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Ayyavazhi was said to be the forerunner of all social reformers of India.

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Ayyavazhi was in the forefront of movements for Human Rights and Social Equality.

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Ayyavazhi effected many social changes in southern India, resulting in the emergence of a series of social and self-respect movements such as Upper cloth agitation, Temple entry agitation and other movements including those of Narayana Guru, Chattampi Swamikal, Vallalar and Ayyankali.

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Followers of Ayyavazhi established Pathis and Nizhal Thangals, which are centers of worship and religious learning in various parts of the country.

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Since Ayyavazhi is not centrally organised, Swamithope pathi serves as the religious headquarters for all.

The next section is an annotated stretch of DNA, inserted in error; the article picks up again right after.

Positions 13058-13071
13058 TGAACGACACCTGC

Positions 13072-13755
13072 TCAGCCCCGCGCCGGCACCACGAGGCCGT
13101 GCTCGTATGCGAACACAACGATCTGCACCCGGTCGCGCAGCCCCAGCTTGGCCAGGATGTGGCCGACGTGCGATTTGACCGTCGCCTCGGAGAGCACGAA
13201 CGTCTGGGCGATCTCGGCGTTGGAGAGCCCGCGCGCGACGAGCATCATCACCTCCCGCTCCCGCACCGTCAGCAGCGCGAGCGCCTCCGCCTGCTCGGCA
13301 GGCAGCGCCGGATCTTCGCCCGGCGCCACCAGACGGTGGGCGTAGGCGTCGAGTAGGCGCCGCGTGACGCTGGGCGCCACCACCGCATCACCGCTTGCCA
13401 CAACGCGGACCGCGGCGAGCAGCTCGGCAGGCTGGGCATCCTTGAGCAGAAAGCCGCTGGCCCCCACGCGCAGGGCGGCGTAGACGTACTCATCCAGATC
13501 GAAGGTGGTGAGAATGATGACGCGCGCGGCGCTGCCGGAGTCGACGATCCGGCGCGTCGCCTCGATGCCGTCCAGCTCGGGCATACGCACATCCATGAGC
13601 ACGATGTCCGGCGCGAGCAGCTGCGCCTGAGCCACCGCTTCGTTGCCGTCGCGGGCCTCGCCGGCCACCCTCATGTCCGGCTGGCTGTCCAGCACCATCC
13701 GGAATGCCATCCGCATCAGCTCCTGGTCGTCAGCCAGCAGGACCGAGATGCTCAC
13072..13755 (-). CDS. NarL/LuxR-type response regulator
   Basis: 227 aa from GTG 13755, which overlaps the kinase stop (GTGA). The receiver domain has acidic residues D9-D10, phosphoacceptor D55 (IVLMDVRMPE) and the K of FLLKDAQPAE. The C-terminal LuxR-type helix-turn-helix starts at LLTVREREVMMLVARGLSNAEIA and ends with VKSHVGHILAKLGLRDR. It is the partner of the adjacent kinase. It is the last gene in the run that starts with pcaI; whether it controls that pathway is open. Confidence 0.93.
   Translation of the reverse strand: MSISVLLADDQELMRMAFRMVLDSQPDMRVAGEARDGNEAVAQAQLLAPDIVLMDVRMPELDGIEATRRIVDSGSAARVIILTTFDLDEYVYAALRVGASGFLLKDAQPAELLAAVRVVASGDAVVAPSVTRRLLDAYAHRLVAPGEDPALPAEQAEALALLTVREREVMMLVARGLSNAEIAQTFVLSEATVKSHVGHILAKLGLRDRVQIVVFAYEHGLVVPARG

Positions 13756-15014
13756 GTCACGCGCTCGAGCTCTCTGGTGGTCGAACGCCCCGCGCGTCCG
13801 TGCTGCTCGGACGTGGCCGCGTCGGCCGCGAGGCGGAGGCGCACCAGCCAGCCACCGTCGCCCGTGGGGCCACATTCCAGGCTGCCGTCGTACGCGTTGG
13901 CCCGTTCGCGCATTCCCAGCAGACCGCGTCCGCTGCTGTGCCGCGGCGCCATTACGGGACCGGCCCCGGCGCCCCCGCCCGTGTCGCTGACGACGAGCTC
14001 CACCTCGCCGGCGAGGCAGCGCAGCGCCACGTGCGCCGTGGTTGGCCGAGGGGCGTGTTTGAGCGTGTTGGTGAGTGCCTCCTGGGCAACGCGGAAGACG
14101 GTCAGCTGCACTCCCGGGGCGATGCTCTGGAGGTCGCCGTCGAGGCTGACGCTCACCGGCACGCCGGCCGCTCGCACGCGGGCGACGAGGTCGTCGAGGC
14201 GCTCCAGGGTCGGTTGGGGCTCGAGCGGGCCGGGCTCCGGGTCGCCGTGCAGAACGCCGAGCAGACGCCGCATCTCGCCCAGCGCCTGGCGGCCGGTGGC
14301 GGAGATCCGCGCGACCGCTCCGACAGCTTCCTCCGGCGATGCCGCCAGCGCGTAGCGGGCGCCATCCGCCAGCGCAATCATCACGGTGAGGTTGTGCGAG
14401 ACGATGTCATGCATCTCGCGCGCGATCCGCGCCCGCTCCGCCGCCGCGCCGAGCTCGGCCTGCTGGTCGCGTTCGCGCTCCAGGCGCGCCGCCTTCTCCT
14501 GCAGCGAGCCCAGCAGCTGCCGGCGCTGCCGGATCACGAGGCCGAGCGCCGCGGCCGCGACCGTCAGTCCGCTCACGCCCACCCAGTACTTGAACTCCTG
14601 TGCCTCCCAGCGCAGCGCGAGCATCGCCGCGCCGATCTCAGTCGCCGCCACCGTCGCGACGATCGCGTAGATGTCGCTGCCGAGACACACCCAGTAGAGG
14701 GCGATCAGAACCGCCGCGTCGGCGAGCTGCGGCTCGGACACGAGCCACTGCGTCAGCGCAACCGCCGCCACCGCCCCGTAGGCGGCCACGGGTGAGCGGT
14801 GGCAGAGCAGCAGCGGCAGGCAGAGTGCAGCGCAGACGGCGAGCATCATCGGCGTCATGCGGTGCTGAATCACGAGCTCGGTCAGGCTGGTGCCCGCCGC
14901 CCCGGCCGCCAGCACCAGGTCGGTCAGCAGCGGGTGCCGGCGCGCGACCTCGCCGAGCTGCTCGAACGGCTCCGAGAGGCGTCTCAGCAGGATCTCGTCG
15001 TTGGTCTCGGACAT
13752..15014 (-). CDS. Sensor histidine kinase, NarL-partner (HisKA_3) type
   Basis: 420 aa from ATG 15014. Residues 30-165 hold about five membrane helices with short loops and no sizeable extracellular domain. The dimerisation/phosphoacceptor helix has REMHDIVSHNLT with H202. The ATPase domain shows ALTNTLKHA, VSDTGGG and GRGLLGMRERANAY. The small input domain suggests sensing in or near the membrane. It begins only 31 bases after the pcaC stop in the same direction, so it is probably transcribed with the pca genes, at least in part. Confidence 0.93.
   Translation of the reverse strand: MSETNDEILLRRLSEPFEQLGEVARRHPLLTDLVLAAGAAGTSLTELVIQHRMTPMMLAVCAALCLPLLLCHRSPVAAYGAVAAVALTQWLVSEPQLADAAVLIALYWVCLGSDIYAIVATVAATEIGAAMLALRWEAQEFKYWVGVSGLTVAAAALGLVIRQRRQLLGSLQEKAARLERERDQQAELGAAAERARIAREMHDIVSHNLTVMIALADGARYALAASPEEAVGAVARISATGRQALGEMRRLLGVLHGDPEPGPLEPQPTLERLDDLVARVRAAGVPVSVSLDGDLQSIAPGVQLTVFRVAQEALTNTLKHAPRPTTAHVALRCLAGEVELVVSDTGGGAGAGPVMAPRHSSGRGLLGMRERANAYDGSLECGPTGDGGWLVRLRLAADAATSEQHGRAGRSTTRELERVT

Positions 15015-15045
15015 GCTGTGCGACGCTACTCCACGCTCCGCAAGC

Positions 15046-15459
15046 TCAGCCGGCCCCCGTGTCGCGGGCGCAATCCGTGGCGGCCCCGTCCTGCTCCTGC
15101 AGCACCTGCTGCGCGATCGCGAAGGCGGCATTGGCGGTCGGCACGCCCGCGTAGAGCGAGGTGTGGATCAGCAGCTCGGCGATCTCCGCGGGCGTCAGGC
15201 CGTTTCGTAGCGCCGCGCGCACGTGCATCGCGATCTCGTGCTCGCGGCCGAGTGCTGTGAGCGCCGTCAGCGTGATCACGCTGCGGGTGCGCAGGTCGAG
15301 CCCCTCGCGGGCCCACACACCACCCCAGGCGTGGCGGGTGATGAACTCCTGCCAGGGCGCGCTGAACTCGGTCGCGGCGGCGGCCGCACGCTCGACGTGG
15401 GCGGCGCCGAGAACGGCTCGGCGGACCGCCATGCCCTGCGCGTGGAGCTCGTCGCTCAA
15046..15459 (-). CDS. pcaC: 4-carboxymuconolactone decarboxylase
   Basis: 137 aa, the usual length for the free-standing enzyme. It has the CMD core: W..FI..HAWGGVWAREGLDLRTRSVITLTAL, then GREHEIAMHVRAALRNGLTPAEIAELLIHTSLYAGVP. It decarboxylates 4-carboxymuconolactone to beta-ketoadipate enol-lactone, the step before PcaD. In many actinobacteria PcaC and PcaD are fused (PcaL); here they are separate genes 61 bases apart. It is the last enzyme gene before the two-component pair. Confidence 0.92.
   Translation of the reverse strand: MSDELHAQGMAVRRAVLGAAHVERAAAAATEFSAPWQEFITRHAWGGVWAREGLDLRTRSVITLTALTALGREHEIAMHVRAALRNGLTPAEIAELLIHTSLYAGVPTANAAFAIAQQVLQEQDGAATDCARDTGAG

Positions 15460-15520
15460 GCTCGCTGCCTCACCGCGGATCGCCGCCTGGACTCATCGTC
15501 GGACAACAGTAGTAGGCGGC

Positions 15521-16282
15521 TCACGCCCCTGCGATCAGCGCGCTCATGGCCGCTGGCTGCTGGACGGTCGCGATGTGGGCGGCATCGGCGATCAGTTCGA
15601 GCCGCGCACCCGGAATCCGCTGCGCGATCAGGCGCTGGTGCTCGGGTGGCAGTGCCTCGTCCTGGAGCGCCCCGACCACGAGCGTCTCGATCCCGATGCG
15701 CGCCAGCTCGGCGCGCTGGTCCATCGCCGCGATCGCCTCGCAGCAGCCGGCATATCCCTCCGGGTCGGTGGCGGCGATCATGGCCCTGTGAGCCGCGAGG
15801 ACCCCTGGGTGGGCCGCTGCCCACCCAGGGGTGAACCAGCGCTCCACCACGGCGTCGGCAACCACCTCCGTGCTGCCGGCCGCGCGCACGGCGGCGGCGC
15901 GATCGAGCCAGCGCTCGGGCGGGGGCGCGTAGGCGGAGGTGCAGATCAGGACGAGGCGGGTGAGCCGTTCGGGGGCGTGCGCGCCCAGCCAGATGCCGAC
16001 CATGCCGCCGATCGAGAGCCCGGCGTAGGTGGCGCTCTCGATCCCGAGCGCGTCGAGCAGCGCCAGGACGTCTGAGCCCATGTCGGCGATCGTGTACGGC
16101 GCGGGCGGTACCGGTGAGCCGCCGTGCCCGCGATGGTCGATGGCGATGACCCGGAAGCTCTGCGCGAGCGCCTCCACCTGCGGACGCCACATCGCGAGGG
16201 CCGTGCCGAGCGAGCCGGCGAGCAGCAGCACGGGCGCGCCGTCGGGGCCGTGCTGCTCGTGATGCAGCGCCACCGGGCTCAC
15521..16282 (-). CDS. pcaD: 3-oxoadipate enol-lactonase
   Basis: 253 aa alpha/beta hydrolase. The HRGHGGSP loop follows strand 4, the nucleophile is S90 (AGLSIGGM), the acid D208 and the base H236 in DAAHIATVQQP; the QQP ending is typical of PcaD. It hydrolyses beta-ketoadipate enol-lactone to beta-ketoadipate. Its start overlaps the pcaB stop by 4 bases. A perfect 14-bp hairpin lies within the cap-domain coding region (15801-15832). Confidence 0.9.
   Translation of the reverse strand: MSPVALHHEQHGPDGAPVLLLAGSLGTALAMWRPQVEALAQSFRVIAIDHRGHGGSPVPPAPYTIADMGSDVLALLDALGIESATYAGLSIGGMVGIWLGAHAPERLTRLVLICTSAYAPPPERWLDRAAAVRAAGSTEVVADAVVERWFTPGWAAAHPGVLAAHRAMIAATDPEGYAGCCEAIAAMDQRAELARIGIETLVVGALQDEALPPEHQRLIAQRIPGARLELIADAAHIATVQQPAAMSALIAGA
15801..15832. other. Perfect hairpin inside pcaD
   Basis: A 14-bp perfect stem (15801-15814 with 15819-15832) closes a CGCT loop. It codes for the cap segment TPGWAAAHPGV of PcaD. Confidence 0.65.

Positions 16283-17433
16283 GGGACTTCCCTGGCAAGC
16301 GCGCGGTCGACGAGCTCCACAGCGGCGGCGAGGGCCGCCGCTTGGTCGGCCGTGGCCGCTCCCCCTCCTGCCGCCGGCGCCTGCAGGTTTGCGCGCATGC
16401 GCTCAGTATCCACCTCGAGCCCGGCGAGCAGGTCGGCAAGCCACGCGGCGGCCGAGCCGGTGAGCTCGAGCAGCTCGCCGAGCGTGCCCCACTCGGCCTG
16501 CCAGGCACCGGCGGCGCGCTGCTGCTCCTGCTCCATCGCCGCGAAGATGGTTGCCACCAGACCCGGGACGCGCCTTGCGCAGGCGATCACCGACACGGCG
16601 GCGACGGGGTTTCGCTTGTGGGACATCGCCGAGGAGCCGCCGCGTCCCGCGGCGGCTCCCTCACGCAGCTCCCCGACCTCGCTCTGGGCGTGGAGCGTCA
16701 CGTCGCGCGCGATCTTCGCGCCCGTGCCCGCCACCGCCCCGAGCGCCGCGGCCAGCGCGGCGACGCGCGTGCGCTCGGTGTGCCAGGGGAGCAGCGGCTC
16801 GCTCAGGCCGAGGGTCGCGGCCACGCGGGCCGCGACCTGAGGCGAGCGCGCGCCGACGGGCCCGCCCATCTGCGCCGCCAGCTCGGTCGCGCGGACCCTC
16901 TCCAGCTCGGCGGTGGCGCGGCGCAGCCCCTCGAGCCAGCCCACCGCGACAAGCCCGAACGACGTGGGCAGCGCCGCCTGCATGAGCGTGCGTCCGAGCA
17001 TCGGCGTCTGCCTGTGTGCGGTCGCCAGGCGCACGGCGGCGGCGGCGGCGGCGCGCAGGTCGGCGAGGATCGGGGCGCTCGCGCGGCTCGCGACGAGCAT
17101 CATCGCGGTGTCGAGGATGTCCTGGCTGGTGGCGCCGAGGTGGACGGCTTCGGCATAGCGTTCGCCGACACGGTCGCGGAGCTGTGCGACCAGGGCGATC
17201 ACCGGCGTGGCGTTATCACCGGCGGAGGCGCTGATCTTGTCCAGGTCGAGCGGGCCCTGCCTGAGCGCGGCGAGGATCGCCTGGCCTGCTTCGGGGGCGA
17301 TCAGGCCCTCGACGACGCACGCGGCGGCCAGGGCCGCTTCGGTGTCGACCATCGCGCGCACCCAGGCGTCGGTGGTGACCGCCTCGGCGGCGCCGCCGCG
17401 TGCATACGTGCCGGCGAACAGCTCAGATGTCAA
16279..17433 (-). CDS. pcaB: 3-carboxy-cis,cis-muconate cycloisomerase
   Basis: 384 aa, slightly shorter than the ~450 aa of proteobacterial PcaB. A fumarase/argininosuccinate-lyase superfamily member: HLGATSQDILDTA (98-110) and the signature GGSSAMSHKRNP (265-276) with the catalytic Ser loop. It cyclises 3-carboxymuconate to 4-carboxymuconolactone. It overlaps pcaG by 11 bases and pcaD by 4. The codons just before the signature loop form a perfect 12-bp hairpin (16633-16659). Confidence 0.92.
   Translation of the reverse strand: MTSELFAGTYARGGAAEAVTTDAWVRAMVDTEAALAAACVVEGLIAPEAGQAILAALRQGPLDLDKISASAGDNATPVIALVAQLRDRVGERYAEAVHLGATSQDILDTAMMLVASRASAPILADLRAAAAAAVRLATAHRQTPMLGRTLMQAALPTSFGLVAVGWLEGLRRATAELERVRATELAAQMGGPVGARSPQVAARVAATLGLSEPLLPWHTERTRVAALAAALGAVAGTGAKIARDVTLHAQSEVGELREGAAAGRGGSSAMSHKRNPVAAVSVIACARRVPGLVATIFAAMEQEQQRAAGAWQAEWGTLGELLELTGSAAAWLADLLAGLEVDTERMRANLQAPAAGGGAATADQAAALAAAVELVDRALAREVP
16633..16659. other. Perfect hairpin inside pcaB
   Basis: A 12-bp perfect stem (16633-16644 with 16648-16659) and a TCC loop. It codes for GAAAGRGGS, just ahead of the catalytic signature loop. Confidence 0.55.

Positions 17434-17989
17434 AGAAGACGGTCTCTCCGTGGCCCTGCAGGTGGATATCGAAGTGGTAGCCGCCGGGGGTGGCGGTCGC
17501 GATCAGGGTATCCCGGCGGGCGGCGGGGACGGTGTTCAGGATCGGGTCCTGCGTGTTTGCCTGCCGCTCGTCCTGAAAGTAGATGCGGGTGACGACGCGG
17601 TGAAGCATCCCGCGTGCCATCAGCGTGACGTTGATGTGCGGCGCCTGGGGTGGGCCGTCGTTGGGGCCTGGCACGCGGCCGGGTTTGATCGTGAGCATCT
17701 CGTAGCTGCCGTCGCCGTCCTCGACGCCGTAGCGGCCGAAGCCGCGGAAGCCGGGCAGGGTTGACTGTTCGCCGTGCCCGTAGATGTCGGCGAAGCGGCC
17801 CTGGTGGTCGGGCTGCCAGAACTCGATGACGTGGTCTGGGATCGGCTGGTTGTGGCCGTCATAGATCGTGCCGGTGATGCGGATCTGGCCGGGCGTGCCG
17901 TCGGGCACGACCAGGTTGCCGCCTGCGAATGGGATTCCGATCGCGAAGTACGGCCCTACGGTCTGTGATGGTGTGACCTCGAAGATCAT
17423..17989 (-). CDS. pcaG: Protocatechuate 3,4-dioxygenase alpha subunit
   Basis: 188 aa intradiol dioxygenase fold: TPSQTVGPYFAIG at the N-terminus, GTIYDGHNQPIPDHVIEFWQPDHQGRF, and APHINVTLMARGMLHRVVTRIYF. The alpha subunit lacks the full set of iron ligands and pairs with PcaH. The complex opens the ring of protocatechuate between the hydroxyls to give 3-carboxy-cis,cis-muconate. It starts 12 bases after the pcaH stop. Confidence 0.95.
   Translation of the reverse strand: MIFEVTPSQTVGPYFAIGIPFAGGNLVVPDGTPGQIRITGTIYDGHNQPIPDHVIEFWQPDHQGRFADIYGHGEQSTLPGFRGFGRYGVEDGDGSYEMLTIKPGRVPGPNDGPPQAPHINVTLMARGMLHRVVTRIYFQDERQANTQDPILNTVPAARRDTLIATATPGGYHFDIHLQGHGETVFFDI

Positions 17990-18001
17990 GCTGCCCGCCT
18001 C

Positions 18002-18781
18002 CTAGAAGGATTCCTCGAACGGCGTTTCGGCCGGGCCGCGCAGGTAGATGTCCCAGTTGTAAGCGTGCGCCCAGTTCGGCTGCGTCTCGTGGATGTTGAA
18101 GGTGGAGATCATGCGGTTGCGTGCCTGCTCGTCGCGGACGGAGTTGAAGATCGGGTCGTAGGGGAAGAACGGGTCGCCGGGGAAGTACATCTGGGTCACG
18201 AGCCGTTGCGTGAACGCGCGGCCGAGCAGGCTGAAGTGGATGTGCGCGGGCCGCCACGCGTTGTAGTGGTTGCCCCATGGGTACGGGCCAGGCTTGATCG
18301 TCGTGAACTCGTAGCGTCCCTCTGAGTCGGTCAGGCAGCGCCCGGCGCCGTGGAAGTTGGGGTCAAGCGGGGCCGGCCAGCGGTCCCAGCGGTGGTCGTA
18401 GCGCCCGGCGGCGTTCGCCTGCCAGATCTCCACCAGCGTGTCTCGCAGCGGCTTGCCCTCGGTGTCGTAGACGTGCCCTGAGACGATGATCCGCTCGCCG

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Ethics of Ayyavazhi, integrated with the meta-narrative mythology, are found throughout the primary scripture, Akilattirattu Ammanai.

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Philosophy, terms and mythology of the Ayyavazhi scriptures are the basis of religious study on Ayyavazhi theology.

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Ayyavazhi was finally destroyed by a final judgment which is followed by the god-ruled Dharma Yukam.

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Also, Ayyavazhi scriptures succeeded very much in helping to understand these philosophical ideas to the common mass which is very much unusual.